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Article

Angela Emanuel

(b Edgcote, Northants, Nov 7, 1851; d Oxford, April 24, 1924).

English critic and historian. In her writing she combined the results of methodical scholarship with a passionate enthusiasm to give a vivid picture of her subjects. She respected the new ‘scientific’ approach to art led by Giovanni Morelli, and her favourable reviews of Bernard Berenson’s early publications were partly responsible for the warm reception some of the new ideas received in England. Among 19th-century artists, she wrote a monograph on Jules Bastien-Lepage (1894), a biography of Jean-François Millet (1896)—possibly under the influence of her one-time editor and friend W. E. Henley—and articles on other French painters. She was a fervent admirer of the Arts and Crafts Movement and her monographs on Sir Edward Burne-Jones (1894), G. F. Watts (1896) and Lawrence Alma-Tadema were greatly admired, not least by the artists themselves, who became her firm friends. She also championed the Italian landscape artist Giovanni Costa....

Article

(b Löcse, Hungary [now Levoča, Slovakia], Sept 3, 1839; d Oct 5, 1910).

Hungarian engineer and art historian. He trained as an engineer and became a senior manager in the Hungarian railways. Following a two-year study trip to Italy (1876–8), he resigned his post and embarked upon a new career as an art historian. He visited Paris and London and in 1880 settled in Stuttgart.

Fabriczy devoted the greater part of his life to the study of Italian, and in particular Florentine, Renaissance art. In 1892 he published a major study of the life and work of the Florentine architect and engineer Filippo Brunelleschi. At the same time, after research in the Biblioteca Nazionale of Florence, most notably on 16th-century documents (the Codice Strozziano and Codice Petrei) containing notes on Florentine artists of considerable art historical value, he published the so-called Libro di Antonio Billi (1891; see Billi, Antonio) and the Codice dell’Anonimo Magliabechiano (1893). Fabriczy’s research had been undertaken in consultation with the Florentine art historian ...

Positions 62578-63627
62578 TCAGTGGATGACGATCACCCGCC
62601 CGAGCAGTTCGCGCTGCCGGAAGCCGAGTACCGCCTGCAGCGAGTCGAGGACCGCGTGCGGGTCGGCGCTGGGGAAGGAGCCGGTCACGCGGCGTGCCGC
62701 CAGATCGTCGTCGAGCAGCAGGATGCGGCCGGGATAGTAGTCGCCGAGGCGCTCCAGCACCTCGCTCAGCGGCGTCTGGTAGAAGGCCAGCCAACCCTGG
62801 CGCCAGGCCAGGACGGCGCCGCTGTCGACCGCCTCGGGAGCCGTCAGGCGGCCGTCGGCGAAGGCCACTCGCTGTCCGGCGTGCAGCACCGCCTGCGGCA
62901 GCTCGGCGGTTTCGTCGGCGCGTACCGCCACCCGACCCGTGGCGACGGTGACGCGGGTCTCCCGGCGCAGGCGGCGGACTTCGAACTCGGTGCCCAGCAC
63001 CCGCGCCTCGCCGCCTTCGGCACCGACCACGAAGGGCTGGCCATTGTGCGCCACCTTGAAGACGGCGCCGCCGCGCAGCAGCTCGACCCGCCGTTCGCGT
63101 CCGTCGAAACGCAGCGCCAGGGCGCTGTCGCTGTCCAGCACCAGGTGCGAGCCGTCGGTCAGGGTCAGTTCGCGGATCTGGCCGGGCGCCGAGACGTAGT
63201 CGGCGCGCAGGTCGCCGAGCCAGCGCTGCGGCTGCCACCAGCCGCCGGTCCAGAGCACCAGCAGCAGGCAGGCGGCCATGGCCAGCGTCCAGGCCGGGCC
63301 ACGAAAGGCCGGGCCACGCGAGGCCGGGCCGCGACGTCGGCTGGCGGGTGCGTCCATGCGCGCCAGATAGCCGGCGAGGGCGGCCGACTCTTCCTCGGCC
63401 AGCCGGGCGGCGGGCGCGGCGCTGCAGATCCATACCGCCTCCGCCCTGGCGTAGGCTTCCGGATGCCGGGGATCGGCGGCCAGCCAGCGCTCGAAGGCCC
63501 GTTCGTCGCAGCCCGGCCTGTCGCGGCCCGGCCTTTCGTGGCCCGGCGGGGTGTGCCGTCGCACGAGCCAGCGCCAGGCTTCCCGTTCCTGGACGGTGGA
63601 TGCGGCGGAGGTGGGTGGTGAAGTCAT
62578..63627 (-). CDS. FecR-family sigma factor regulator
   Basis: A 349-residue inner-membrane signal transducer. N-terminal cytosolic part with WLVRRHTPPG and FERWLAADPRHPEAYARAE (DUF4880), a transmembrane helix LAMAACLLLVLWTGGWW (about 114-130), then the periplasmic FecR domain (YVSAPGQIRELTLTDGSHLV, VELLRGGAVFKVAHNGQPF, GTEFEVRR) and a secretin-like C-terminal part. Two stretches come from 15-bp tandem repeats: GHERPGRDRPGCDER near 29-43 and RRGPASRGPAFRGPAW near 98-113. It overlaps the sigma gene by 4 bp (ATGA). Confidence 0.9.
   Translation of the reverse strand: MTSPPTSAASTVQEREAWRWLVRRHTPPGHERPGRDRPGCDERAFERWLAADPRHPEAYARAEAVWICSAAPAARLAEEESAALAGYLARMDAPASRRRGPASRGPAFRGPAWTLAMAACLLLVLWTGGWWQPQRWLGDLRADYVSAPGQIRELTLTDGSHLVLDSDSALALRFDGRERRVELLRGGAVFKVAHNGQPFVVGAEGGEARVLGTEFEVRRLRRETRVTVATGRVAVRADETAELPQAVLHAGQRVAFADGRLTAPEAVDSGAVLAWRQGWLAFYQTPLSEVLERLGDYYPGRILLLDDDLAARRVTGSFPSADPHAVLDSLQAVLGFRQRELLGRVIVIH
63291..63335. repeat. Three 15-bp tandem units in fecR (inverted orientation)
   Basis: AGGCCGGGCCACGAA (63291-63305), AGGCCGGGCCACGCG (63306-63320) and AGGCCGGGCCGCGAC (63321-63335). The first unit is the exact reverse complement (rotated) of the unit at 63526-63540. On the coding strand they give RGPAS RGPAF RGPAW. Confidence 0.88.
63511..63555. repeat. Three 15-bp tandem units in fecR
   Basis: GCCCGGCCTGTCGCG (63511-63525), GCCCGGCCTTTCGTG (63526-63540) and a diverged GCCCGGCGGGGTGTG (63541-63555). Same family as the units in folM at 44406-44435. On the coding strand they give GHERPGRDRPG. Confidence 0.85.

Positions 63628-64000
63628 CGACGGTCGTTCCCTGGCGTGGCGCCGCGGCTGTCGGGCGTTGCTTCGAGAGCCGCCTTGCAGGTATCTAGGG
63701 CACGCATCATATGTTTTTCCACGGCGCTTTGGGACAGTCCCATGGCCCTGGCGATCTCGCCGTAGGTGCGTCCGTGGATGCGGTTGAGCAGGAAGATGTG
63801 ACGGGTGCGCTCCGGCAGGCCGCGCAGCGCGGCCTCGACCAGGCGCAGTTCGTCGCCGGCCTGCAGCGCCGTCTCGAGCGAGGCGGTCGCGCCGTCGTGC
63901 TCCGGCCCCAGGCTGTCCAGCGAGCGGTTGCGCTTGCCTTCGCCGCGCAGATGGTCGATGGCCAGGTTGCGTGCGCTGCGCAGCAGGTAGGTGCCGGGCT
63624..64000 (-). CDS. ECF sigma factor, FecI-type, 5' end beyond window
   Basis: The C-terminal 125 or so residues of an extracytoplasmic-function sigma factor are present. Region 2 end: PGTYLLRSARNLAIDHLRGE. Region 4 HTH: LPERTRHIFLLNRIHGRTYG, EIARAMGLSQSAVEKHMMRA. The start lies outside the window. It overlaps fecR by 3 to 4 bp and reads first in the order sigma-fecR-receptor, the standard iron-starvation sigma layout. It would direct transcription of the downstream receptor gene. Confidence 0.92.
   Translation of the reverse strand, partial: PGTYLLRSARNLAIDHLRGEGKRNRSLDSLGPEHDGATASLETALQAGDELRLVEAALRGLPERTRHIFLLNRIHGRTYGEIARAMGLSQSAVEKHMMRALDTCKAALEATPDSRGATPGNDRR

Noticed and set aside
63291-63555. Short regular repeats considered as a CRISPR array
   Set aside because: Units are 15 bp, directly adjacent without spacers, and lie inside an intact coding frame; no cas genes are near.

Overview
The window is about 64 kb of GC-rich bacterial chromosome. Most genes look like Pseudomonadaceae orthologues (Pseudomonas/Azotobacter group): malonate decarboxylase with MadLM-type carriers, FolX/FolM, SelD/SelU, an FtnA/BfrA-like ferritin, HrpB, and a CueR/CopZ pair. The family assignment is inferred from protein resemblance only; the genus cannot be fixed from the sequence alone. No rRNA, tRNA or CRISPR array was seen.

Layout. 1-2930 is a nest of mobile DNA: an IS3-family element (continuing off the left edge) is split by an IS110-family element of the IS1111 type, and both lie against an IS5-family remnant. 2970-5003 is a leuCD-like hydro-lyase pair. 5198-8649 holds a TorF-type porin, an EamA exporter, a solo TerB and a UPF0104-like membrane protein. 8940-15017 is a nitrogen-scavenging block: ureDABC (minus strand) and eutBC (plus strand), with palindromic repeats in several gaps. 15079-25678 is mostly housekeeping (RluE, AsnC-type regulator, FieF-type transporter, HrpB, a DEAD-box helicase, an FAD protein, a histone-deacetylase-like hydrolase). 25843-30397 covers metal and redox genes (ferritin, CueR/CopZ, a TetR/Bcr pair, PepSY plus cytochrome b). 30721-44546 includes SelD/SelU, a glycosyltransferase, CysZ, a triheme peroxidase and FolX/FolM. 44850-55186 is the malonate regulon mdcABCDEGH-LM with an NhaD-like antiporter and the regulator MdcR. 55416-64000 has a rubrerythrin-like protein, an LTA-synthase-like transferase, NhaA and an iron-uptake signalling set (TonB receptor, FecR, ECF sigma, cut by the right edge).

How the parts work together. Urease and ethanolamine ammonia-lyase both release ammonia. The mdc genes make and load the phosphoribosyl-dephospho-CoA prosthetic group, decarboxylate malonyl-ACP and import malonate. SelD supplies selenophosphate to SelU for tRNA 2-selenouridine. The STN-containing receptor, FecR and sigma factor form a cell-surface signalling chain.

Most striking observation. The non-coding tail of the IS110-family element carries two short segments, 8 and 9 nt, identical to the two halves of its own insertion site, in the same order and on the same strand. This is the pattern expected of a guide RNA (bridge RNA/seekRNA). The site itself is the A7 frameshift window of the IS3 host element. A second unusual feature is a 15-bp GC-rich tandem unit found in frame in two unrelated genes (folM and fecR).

Article

Jaynie Anderson

(b Dresden, Jan 7, 1847; d Lugano, Aug 25, 1937).

German art historian, collector and dealer. The son of a Lutheran clergyman, he first studied theology at Leipzig but while travelling in Italy in 1869 became interested in early Christian archaeology, in which field he determined to continue. His first publications were on the sources of Byzantine art history and the mosaics of Ravenna. In 1876 he met Giovanni Morelli, whose disciple he became. Their lengthy correspondence constitutes an important source for the early history of connoisseurship. Richter published a short biography of Leonardo in 1880, then a series of articles in the Zeitschrift für bildende Kunst and finally his edition of the Literary Works of Leonardo (1883), the work that established his reputation as a scholar. This was the first scholarly edition of Leonardo’s writings, illustrated, moreover, with a selection of mostly authentic drawings at a time when books on Leonardo were normally illustrated by his pupils’ works....

Article

Volker Krahn

(b Berlin, Aug 21, 1872; d Berlin, June 12, 1936).